1790 Youth and Old Age at the Royal Academy Exhibition
The Royal Academy Exhibition of 1790 found itself struggling to compete with two recent arrivals on the London art scene—Macklin’s Poets’ Gallery, in operation since April 1788, and Boydell’s Shakespeare Gallery, which had opened its doors a year later—and the evidence suggests that these new commercial upstarts damaged their older, more prestigious rival in at least two significant respects. First of all, once Macklin and Boydell appeared on the scene, London’s newspaper publishers quickly learned that there was serious money to be made by the sale of puffing notices of current art exhibitions; and since this was a game that the officers of the Academy were reluctant to play, “the Exhibition” soon found itself overshadowed in the press by the paid-for coverage of its rivals (and of Sir Francis Bourgeois, who seems to have stopped at almost nothing when it came to self-promotion). Had the journalistic critics been asked to justify this bias, they might have done so by suggesting that the key trends in modern painting could no longer be observed on the Strand, but instead a mile to the west, in the more fashionable neighbourhood of Pall Mall. Whereas, in 1790, Boydell’s and Macklin’s establishments were awash with dozens of examples of elevated, large-scale historical art, at Somerset House it was striking just how few such works there were. Featured in the Great Room was just one sizeable Benjamin West, of Moses Showing the Brazen Serpent to the Israelites, the latest instalment in the series of decorations for the king’s chapel at Windsor Castle that had featured regularly at the Academy during the first half of the 1780s; more novel, and therefore more newsworthy, was an enormous Queen of Sheba Entertained at a Banquet of King Solomon (now lost), which William Hamilton had painted for the 11th Duke of Norfolk as the design for a stained-glass window in the great dining room at Arundel Castle. The duke himself had sat for the head of Solomon; and although Hamilton was criticised for the shortcomings of the likeness, it is a sign of the reverence accorded to the aristocracy that the chutzpah of his patron passed entirely without comment.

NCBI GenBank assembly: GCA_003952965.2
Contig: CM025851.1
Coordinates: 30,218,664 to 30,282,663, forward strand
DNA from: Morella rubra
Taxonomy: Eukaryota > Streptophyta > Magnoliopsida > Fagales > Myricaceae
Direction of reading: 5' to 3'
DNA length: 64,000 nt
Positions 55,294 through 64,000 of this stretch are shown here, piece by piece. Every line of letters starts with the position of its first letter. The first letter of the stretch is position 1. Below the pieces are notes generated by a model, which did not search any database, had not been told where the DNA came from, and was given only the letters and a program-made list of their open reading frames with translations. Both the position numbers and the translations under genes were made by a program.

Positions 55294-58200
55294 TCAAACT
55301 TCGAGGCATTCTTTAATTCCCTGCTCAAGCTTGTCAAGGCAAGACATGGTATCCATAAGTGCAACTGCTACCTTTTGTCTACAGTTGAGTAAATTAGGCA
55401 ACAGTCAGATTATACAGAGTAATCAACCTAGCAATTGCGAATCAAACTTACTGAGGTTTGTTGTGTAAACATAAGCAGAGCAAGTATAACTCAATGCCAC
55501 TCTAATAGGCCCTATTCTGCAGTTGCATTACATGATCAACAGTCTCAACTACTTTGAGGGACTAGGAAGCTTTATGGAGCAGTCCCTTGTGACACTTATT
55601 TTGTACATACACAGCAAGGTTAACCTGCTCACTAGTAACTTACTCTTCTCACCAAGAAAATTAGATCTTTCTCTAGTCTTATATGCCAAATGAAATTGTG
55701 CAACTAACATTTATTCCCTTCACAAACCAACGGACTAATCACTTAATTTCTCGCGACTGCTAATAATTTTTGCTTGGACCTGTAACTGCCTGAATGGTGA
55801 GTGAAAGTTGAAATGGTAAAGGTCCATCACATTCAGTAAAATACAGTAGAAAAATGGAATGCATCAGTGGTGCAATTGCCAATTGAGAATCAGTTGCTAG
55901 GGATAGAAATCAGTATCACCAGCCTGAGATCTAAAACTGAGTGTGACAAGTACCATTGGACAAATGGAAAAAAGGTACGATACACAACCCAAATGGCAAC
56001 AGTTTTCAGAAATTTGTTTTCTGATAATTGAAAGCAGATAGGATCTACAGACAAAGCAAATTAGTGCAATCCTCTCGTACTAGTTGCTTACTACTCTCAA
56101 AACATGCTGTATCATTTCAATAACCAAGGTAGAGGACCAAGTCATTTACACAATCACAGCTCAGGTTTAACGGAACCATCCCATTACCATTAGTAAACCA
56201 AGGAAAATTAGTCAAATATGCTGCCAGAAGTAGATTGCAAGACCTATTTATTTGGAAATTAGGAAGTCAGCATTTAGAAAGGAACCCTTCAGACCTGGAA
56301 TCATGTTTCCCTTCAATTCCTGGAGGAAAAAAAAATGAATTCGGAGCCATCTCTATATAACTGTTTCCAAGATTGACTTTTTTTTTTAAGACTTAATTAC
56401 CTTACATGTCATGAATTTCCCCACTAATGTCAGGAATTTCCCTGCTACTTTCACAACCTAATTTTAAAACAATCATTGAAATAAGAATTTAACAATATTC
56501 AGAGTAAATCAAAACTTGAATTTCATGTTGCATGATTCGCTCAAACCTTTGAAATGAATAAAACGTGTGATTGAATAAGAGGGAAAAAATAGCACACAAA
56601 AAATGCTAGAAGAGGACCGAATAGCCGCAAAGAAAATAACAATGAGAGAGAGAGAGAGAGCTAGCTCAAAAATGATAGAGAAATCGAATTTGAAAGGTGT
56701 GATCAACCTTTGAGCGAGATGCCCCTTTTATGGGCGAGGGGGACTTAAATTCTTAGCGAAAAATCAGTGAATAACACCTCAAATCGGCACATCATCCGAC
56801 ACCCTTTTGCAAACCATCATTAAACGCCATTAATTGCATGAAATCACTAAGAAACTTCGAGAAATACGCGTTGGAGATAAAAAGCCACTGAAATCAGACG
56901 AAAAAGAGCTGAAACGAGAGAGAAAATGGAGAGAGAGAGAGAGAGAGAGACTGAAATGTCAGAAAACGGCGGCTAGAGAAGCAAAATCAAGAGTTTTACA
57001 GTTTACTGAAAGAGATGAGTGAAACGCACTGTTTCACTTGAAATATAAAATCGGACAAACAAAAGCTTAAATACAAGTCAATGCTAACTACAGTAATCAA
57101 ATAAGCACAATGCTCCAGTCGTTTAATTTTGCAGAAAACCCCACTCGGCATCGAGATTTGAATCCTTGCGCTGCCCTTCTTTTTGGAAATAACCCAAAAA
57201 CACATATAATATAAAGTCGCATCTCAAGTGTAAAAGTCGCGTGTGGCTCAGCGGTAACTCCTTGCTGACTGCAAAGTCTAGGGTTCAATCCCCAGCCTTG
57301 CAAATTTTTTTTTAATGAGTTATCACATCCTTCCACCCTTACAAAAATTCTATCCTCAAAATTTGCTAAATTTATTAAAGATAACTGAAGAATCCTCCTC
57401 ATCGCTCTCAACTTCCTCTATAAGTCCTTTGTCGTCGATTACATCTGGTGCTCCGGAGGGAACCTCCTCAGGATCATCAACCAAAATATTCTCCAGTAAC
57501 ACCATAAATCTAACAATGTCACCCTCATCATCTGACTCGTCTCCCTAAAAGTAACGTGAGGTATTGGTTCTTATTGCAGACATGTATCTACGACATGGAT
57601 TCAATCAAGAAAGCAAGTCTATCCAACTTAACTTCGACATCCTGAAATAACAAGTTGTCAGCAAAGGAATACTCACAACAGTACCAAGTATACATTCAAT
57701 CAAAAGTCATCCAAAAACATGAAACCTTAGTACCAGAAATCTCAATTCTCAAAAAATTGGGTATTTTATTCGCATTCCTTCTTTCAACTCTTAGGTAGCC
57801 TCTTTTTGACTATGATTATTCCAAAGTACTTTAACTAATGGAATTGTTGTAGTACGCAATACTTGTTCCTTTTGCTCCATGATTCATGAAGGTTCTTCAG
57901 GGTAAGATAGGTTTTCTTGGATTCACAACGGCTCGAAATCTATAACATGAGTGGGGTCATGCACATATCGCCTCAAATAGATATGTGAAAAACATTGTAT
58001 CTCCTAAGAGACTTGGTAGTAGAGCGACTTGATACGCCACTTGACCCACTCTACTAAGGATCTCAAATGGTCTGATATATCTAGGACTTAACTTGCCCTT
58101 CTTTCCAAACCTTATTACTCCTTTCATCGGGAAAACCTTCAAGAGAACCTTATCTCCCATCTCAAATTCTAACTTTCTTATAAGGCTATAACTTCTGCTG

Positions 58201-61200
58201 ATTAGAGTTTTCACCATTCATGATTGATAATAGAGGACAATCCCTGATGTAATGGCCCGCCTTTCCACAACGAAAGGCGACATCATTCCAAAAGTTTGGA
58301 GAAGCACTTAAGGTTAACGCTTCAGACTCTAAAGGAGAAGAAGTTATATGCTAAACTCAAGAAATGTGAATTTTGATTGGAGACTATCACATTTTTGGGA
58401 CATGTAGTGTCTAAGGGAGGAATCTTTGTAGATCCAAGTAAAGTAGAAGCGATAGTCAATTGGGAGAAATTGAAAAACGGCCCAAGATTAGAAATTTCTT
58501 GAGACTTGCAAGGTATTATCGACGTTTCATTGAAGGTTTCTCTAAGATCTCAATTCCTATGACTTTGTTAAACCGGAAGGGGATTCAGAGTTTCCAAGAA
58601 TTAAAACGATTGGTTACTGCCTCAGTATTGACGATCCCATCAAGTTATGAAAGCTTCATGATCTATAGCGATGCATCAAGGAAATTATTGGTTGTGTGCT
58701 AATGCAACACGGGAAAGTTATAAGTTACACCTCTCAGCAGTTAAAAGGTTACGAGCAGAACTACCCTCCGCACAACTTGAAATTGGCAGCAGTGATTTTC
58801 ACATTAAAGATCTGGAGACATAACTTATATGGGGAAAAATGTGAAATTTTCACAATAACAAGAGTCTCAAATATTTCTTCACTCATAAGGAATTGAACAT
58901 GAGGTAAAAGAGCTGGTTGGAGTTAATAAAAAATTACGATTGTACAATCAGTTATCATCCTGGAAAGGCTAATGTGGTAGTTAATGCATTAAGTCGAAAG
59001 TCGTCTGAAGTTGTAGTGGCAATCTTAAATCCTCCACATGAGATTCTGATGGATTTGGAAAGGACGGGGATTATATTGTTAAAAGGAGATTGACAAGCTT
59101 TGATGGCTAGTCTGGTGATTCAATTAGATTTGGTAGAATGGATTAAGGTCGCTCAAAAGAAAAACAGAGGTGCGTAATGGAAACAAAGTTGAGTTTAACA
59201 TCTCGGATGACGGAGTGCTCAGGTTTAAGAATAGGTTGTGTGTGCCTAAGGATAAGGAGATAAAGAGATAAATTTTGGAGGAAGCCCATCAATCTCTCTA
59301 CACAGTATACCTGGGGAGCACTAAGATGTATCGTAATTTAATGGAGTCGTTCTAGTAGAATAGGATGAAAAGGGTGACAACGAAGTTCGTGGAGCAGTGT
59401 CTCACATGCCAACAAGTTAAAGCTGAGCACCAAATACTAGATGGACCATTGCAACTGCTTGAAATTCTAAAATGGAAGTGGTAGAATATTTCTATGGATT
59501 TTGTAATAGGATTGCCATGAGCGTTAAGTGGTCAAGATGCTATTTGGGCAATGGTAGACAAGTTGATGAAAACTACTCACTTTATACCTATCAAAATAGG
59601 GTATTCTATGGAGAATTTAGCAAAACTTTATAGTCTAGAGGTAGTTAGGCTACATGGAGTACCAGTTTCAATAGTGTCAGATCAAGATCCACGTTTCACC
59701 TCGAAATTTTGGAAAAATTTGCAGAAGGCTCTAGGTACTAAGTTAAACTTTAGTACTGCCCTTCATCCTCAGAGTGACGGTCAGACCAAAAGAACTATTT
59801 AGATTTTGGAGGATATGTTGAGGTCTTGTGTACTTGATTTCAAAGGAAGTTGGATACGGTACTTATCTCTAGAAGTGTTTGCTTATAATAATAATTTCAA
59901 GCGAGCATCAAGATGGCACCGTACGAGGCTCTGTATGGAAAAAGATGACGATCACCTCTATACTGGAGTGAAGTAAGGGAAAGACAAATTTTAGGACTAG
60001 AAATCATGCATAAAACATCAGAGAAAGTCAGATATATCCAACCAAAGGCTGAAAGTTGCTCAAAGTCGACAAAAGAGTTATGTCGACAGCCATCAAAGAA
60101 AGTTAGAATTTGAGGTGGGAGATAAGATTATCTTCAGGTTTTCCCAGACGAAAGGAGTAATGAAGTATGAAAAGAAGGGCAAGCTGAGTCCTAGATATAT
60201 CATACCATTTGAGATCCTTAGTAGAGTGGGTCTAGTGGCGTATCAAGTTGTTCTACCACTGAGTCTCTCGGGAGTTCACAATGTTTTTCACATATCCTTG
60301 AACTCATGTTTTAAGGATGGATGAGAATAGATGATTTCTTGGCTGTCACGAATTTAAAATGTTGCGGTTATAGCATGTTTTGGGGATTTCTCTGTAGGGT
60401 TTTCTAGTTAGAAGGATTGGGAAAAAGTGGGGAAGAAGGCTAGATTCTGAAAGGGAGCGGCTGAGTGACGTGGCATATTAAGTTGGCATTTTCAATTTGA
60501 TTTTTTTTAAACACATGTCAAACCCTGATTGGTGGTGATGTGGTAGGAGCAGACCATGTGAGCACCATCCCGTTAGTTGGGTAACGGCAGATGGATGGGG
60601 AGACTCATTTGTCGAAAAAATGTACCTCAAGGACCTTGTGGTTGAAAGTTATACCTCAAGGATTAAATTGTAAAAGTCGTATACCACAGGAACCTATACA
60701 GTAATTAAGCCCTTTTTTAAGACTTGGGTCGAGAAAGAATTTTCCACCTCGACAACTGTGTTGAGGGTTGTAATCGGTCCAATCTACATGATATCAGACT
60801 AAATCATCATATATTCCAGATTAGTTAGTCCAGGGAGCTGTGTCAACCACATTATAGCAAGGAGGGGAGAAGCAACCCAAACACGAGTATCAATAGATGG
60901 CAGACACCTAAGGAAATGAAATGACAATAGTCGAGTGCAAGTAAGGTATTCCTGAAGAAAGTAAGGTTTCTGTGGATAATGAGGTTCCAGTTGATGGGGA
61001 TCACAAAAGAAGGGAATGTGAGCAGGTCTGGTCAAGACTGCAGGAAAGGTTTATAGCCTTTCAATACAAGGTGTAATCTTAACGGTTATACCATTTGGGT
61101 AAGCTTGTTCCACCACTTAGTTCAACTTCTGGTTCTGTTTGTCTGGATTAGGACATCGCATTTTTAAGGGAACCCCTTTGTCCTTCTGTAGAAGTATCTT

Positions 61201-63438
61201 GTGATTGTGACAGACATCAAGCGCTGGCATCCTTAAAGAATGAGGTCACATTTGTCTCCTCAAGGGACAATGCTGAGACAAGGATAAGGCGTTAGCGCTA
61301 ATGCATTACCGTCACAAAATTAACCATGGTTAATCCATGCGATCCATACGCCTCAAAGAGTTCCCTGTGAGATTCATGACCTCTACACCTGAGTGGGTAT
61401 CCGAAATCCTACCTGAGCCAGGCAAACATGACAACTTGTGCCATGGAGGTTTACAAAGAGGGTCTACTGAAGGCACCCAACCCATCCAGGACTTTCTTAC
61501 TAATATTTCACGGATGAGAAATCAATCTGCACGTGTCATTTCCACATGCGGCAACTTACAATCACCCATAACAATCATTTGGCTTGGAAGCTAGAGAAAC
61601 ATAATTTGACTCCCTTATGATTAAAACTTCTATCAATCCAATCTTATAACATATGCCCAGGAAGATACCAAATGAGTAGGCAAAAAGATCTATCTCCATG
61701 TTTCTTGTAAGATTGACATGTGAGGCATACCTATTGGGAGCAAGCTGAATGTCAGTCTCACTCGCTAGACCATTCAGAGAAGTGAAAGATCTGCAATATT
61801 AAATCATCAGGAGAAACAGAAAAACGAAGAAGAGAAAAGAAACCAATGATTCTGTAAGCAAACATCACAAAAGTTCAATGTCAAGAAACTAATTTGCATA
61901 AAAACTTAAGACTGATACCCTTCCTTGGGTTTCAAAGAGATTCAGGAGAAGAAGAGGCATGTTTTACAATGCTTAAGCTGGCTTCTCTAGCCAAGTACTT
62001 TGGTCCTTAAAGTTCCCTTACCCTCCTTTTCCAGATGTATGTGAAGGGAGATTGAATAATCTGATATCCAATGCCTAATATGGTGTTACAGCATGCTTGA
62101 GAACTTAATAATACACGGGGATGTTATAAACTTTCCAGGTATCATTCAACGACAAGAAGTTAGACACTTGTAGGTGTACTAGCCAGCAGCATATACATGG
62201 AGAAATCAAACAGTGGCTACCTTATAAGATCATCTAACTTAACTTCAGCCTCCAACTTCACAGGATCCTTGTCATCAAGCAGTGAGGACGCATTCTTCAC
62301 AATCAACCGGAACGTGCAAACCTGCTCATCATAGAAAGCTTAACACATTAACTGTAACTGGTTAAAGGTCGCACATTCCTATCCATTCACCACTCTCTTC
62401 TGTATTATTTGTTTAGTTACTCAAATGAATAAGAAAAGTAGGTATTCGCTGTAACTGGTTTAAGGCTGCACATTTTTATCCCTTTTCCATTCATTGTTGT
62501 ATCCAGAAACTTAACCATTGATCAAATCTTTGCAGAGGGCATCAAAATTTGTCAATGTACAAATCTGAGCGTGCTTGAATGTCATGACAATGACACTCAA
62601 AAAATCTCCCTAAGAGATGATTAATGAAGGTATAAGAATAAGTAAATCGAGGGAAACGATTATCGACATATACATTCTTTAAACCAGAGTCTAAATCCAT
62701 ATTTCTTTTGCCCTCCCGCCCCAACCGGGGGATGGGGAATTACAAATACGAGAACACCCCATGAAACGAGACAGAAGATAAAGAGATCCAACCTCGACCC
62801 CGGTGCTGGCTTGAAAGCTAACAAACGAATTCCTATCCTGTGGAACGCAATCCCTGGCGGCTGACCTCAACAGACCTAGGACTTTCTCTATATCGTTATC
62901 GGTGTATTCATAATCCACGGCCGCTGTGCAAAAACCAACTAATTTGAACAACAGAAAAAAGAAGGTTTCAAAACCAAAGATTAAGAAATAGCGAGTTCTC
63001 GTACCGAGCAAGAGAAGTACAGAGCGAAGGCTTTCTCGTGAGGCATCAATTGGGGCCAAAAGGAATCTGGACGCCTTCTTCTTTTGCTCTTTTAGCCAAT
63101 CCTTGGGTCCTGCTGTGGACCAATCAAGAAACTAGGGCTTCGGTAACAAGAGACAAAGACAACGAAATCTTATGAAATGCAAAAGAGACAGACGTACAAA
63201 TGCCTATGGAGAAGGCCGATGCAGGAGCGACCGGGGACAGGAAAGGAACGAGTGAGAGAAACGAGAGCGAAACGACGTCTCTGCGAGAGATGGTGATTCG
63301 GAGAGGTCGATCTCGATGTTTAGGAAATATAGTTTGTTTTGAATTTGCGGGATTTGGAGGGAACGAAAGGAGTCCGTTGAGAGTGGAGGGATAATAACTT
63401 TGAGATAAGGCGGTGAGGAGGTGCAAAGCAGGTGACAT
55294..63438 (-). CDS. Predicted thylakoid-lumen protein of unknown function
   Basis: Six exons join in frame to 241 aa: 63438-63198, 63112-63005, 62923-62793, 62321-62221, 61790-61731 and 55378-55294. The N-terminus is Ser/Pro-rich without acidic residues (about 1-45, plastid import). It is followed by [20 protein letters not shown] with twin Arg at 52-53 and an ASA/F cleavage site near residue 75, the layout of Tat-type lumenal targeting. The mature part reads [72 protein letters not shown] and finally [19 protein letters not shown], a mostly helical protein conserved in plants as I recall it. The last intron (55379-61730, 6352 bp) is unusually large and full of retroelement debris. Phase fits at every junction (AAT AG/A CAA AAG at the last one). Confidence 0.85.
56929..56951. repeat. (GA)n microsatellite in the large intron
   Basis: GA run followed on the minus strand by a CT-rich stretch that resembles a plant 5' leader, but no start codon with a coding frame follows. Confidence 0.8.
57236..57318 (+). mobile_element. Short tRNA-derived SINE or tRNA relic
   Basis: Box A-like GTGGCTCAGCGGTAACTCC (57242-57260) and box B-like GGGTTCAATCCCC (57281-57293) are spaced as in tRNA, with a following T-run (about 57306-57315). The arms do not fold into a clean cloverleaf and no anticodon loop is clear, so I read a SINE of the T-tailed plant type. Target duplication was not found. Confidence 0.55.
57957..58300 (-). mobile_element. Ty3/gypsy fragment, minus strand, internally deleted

With so many of the Academy’s most ambitious painters occupied elsewhere, portraitists and practitioners of other minor genres had the field almost entirely to themselves. Thus the Pastellist John Russell, who after sixteen years as an Associate had at long last been elected to full membership of the Academy in 1788, took full advantage of his recent elevation by exhibiting no fewer than twenty-two works: thirteen portraits, two classical subjects, two landscapes, and five fancy pictures. Among these was The Fortune-Teller, whose eponymous male protagonist bore a striking resemblance to George White, one of Joshua Reynolds’ favourite models—and the interaction of this grizzled old man with a fresh-faced young girl may well have struck a poignant note with viewers, who were acutely aware that they were witnessing Reynolds being eclipsed by a much younger rising star.
That luminary, of course, was Thomas Lawrence. Just three days before the artist’s twenty-first birthday (on 4 May 1790), The World gave its readers a full transcript of his birth certificate, by way of dramatising the fact that he’d been born in the very year of the Academy’s inaugural exhibition.1 Since that time the institution had been dominated by its founding President, the venerable Sir Joshua Reynolds, who even in his sixties remained the nation’s pre-eminent painter. For visitors to Somerset House in the spring and summer of 1790, the contest between Reynolds and the youthful pretender to his crown found its fullest expression in the confrontation between two full-length female portraits of celebrated stage performers: Reynolds’ Elizabeth Billington in the Character of St Cecilia and Lawrence’s Miss Elizabeth Farren. The Hanging Committee placed these two compositions so that they could be seen as pendants, precisely in order to prompt viewers to compare the one with the other—as Mark Hallett has recently observed.2